In case you missed it, Whyte was dominating his Russian adversary when things changed in a flash in the fifth round. Out of nowhere, Povetkin, the underdog, unleashed a picture-perfect uppercut that left Whyte flat on his back, unconscious before he hit the canvas. There have been other smashing one-punch knockouts this year – Ryan Garcia’s demolition of Francisco Fonseca comes quickly to mind – and there may be a few more, but it’s hard to visualize anyone topping Povetkin in the voting for Knockout of the Year.

By the way, if he wins it, Povetkin, 41, would be the second-oldest boxer to score the Knockout of the Year. George Foreman was 45 when he knocked out Michael Moorer in 1994. The source is The Ring magazine which has been issuing this award since 1989.

And if you happen to know the youngest fighter to score The Ring Knockout of the Year, then you’re pretty sharp. No, it’s not baby-faced Naoya Inoue, who is older (27) than he looks. The honor goes to the long-forgotten African-American/Filipino southpaw Morris East who was 19 when he knocked out defending WBA 140-pound champion Akinobu Hironaka in 1992.

In a rarity, it didn’t take long for Alexander Povetkin and Dillian Whyte to agree on a rematch. They will meet again on Nov. 21. The venue is undecided, but Eddie Hearn is hopeful that he can pot the fight somewhere outside his backyard “fight camp” with fans in attendance. The first lines on the fight show Whyte the favorite in the vicinity of 13/5. Povetkin-Whyte II will be a nice appetizer for the Errol Spence vs. Danny Garcia match that goes off later that day.

In an unrelated development, Fury-Wilder III is purportedly going to Allegiant Stadium, the new home of the Las Vegas Raiders, in late December. Bob Arum anticipates a crowd of 10,000-15,000 with social distancing protocols in place.

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Meekins vs. Kawoya: File It Under Bizarre

Ted Sares

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 It was August 8, 1988. The location was Resorts International in Atlantic City. The main event featured New Yorker John Wesley Meekins (18-1-2) vs another New Yorker (via Uganda and Denmark) Mohammed Kawoya (11-3).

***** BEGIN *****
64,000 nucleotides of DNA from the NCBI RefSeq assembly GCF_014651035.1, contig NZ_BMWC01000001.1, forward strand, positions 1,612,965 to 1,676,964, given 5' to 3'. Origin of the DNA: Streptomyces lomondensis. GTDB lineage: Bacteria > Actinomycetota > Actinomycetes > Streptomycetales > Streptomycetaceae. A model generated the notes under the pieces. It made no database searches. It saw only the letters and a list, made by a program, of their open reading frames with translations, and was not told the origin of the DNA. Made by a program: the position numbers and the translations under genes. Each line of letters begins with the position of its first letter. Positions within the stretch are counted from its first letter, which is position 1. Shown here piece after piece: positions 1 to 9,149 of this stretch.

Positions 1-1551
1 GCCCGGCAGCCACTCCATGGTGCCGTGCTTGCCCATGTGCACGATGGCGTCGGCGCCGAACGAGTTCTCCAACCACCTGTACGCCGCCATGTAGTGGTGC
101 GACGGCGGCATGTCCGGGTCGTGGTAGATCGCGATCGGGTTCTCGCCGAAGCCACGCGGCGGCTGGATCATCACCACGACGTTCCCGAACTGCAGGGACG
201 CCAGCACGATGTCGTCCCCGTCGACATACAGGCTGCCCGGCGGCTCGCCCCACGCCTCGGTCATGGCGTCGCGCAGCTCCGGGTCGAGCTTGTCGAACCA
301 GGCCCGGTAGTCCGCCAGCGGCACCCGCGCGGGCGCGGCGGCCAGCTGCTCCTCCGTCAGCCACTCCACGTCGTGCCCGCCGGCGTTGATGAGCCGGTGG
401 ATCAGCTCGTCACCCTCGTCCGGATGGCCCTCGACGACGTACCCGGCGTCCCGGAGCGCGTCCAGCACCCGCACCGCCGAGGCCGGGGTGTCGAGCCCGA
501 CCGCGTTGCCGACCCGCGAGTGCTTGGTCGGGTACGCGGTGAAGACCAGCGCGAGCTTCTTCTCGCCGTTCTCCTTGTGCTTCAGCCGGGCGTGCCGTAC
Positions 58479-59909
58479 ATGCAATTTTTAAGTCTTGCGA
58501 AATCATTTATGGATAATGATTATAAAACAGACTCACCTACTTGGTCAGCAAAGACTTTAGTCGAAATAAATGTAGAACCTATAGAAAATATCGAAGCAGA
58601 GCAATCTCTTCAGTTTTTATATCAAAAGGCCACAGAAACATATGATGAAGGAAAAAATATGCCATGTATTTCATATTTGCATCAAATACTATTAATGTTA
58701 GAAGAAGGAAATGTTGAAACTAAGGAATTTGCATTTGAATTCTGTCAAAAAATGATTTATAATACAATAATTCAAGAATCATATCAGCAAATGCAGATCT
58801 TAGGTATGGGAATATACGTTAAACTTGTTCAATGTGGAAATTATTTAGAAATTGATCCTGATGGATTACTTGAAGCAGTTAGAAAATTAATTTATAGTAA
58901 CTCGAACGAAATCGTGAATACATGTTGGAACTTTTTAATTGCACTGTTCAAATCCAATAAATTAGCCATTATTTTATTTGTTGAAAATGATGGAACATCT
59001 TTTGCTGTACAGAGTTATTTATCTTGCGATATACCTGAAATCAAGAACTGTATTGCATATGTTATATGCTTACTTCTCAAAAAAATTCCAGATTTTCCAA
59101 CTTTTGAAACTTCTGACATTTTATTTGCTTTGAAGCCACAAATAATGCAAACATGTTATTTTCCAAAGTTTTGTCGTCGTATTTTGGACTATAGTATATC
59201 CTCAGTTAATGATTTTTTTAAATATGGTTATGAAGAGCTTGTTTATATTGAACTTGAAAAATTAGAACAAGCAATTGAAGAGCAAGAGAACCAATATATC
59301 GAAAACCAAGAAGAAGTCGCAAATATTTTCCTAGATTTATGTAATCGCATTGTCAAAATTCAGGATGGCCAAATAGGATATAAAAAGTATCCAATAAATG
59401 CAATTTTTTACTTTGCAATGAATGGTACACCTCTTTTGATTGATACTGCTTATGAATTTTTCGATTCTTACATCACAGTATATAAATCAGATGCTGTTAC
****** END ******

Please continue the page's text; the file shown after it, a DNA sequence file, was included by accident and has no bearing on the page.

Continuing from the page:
The rangy and skilled Meekins with a stellar amateur career was a clear favorite over the lesser known Kawoya who had fought only once in the US, losing to Jorge Maysonet on cuts at the Felt Forum. Meekins was expected to move on to a world title fight after dispatching Kawoya.

Meekins enjoyed a successful career between 1984 and 1994, fighting the likes of Davey Montana, Mike Mungin, Harold Brazier, Saoul Mamby, Santos Cardona, Darrin Morris (who won his last 16 fights in a row), and Terence Alli. He would lose to a prime Meldrick Taylor (20-0-1) in 1989 with the IBF World Super Lightweight title at stake.

On June 15, 1990, Meekins beat Santos Cardona over 12 rounds to win the NABF light-welterweight championship, but would lose it to Terence Alli some seven months later. It was downhill after that and he retired in November 1994 with a record of 24-5-2 after being stopped by so-so Darryl Lattimore.

Back to Meekins vs. Kawoya

 This one did not go as expected. After being decked in round 2, Kawoya dropped Meekins in the opening seconds of round 3. An exciting fight with multiple knockdowns and furious exchanges was in progress and the fans loved it.

An aroused Meekins then went after the Ugandan with a vengeance and set up one of the most bizarre endings that few boxing fans have ever heard about, much less witnessed, as he again dropped Kawoya this time with a fast left hook. He then went for the kill. Referee Paul Venti sensed it and moved in—perhaps prematurely– as Meekins unleashed what he hoped would be a fight-ending volley of hard shots.

 As soon as Venti stepped in to stop the fight, Kawoya landed a right that dropped Meekins and had him crawling on the canvas and holding on to the ropes devoid of his senses for at least ten seconds. The punch was thrown at the exact moment that Venti ended matters and Venti didn’t realize what had occurred.

 While Kawoya thought he has scored a clean KO and celebrated wildly, the fact was that Venti had ended the fight a fraction of a second before and his decision would stand.

The fans not only enjoyed a great fight, they witnessed something truly memorable—something that had to be seen to be believed; namely, a winner struggling to get up and a loser celebrating what he thought was a knockout.

Kawoya pulled out of the rematch because of a throat infection and Saoul Mamby took his place as a late sub. The Ugandan never fought again, while Meekins never got the title shot that a more impressive effort might have gotten him.

Ted Sares can be reached at tedsares@roadrunner.com or on Facebook and welcomes comments.

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Daniel Dubois Mows Down Another Sacrificial Lamb